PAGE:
My sense is that in his eagerness to make Gurdjieff a peer to Rumi, Eckhart and Dogen, Lipsey has underplayed Gurdjieff’s insistence that in contemporary conditions, there is need of a Fourth Way (simultaneous work on body, mind and feeling in one’s daily life in the world), whatever the possibilities may be in a monastery, or may have been in the past. As we are, says Gurdjieff, we cannot do (achieve a projected aim), because we have no will or consciousness. However, they can be developed through the Fourth Way because we have enough will and consciousness to at least direct our attention to self-observation, especially of the body and our manifestations. Self-observation can lead to self-remembering, and that has more than one stage: it leads to and it is evolution. Religions and philosophical systems do not begin with the non-possession of consciousness. They can commence with faith, which Gurdjieff said in his day and age he could not, and so they assume that man as he is can take steps to achieve the aim, however it is defined, of coming closer to God, approaching reality, non-attachment and so on.
Then there is Gurdjieff’s cosmology, and related to it, the Ray of Creation, the Table of Hydrogens and the Food Diagram. This unique system grounds a chemistry or alchemy of transformation through the conscious reception and digestion of higher substances. A consideration of the recent work of Keith Buzzell would probably show the potential of these ideas: see https://www.youtube.com/watch?v=cgRV23CX8kA&t=211s (a video titled “A Visual Unfolding of a Symbol of the Cosmos and its Laws).
Another somewhat neglected matter is that of work against our sleep, our internal resistance. While Roger handles questions such as vanity reasonably well (26-7, 44) there is much more to be said about our sleep, especially negative emotions and attitudes, than appears in these pages. As Ouspensky said, after consciousness, negative emotions are possibly the second major idea in the system. Some of Gurdjieff’s concepts, such as “identification” can be found in world literature: especially in Eastern Christianity and Buddhism. However, his take on negative emotion, lying, unnecessary talking, considering, daydreaming, imagination and formatory thinking, to name the most prominent, are unique, so far as I can see – and I have examined many religions, psychologies and philosophies looking for parallels. It is perhaps significant that I did not find the treatment of these topics satisfactory, or at least adequately full.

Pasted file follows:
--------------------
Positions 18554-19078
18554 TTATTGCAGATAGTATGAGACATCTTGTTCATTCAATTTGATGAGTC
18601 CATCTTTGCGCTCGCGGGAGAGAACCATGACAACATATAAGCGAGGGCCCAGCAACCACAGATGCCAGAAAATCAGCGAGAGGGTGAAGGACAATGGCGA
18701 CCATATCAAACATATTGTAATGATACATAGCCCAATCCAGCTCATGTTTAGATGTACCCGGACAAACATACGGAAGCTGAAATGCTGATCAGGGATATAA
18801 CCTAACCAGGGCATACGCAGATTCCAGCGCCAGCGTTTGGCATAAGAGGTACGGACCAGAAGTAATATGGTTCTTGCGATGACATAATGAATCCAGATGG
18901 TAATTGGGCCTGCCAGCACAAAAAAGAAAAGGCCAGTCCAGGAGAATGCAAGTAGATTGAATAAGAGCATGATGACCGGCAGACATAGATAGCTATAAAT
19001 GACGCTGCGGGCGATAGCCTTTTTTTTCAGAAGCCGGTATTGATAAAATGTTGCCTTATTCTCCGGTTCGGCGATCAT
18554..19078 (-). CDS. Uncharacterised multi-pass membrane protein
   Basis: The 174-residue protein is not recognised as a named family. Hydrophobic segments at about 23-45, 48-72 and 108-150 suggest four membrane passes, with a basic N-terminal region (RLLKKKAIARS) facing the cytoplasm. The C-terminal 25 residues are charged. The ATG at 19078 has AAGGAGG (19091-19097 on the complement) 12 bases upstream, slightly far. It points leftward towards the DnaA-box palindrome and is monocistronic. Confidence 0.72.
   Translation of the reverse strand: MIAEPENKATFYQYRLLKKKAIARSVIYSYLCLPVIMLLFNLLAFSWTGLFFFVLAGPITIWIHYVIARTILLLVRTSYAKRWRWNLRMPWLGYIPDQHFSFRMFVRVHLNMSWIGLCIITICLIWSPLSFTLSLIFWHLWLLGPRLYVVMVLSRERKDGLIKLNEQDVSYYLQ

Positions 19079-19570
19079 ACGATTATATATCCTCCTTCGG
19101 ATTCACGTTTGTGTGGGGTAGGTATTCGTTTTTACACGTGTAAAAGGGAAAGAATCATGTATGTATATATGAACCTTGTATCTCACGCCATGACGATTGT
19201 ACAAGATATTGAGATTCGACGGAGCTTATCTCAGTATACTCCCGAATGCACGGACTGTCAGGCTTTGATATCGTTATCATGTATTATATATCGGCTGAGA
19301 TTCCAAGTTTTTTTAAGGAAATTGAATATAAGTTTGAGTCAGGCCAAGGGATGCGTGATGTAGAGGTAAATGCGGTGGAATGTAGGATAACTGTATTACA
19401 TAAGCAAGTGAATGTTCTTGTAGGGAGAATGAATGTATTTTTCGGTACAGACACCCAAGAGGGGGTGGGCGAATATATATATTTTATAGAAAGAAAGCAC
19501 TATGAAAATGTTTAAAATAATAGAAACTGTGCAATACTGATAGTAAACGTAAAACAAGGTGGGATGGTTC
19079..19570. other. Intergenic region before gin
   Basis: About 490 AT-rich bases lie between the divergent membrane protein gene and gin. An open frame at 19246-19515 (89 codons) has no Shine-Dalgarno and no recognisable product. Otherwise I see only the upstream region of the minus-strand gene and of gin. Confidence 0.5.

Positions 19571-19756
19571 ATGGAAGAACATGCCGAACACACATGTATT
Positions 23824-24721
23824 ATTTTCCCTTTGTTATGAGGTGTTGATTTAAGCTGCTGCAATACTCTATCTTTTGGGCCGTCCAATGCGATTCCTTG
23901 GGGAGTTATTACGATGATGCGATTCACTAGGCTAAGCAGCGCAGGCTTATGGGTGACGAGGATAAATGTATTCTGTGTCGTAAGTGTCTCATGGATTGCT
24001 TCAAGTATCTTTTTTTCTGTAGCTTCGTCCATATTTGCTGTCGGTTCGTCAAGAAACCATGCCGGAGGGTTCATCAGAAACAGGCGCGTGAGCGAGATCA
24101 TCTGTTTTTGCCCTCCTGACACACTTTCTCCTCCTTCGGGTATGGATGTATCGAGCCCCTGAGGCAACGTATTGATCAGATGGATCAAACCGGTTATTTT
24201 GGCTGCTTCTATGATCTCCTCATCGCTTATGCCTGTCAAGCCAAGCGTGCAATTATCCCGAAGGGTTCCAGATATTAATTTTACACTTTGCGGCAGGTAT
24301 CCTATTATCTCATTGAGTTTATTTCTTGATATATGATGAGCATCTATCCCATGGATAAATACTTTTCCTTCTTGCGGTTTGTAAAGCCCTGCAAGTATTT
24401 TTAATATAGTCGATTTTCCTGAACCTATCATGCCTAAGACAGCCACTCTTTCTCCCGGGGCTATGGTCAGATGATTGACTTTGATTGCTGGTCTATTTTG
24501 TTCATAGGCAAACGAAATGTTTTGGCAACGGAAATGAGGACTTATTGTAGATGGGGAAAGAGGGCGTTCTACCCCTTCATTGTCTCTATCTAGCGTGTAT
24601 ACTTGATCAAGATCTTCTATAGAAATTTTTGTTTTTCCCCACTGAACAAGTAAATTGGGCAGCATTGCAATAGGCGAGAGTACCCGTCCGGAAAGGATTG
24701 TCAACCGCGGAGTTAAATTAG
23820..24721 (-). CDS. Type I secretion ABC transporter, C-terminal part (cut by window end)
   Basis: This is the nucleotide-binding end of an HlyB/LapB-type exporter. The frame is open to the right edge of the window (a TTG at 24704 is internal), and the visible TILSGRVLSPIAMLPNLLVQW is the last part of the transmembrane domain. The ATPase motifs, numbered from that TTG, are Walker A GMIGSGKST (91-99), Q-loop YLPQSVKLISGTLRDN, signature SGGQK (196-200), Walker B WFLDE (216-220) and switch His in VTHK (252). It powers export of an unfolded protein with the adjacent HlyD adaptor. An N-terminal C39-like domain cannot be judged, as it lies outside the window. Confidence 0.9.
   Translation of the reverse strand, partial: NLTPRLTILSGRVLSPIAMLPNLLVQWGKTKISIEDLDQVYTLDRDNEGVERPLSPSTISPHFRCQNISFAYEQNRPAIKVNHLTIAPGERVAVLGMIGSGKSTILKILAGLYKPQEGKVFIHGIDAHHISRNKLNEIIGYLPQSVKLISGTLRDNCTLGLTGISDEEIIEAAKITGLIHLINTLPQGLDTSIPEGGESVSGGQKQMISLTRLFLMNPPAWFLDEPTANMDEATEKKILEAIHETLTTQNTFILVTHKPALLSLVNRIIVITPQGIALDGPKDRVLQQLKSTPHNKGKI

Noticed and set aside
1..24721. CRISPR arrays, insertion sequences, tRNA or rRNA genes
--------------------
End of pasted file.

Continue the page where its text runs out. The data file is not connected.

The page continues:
Lipsey also mentions, but says little of Gurdjieff’s exercises. I consider these to have been the crown of his practical methods, the final and best fruit of his years of experimentation. I return to these in the next instalment of this review.
Then, on the more positive side of Gurdjieff’s teaching, although there is some mention of the Obligolnian Strivings, I would suggest there could be more. Many people, myself included, consider these five injunctions to be essential to understanding Gurdjieff’s philosophy, his way of life. Still, how much to include is always a question of judgment, and judgments can legitimately differ.
I am aware that there can be arguments about the paragraphs above, and whether Gurdjieff is only stating in new ways what others have taught. This may be Lipsey’s view. But it is not mine. I think we do see something genuinely new with Gurdjieff and the Fourth Way: to repeat, Gurdjieff brought a way of life. Not a religion, not a philosophy, not a psychology, but something related to all, and which can support a man in his religion, in many ways. The closest parallel to Gurdjieff which Lipsey offers is Pythagoras, not Diogenes, but if we delved further, and looked into mythology, I would say that the culture heroes like Prometheus or the Mesopotamian apkullu are even closer. Hence his music, his movements, his literature and his ideas for practical application. Like Prometheus, Gurdjieff taught how to make fire, but through conscious labour and intentional suffering. Gurdjieff brought the seeds of a new culture for a new way of life based on a sense of “I am” (something which Frank Sinclair’s Life More Aligned brings out).
While there is a great deal of excellent material in this book, and some of it is even, in my view, sublime, I nonetheless have to say that my approach to Gurdjieff is fundamentally different, and I could on no account omit the higher being-bodies, and the exercises with their alchemy of the breath and all the human faculties, leading to self-remembering (a full sensing of “I Am”). Take Lipsey’s closing thoughts, set out at the beginning of this review. To my mind, if our comparative notes are “for the most part” the same, this would mean that something distinctive and individual had been lost from Gurdjieff, that he had been assimilated to something purely religious (see my review article in Fieldwork in Religion 2016, 104-120). Neither do I think one can distinguish between “you” and “your path to maturity.” How can the two not be aspects of the one reality?
Gurdjieff said that all true teachings had two parts: what to do and how to do it. The first part had been retained, but not the second. He was, he said, now restoring that. Gurdjieff’s teaching and methods led to, he implied, the Christianity of Man Number Four. In so far as I can judge, he was correct.
(To be continued in the next part, which deals only with some miscellaneous points.)
Joseph Azize, 13 November 2018, revised 14 November 2018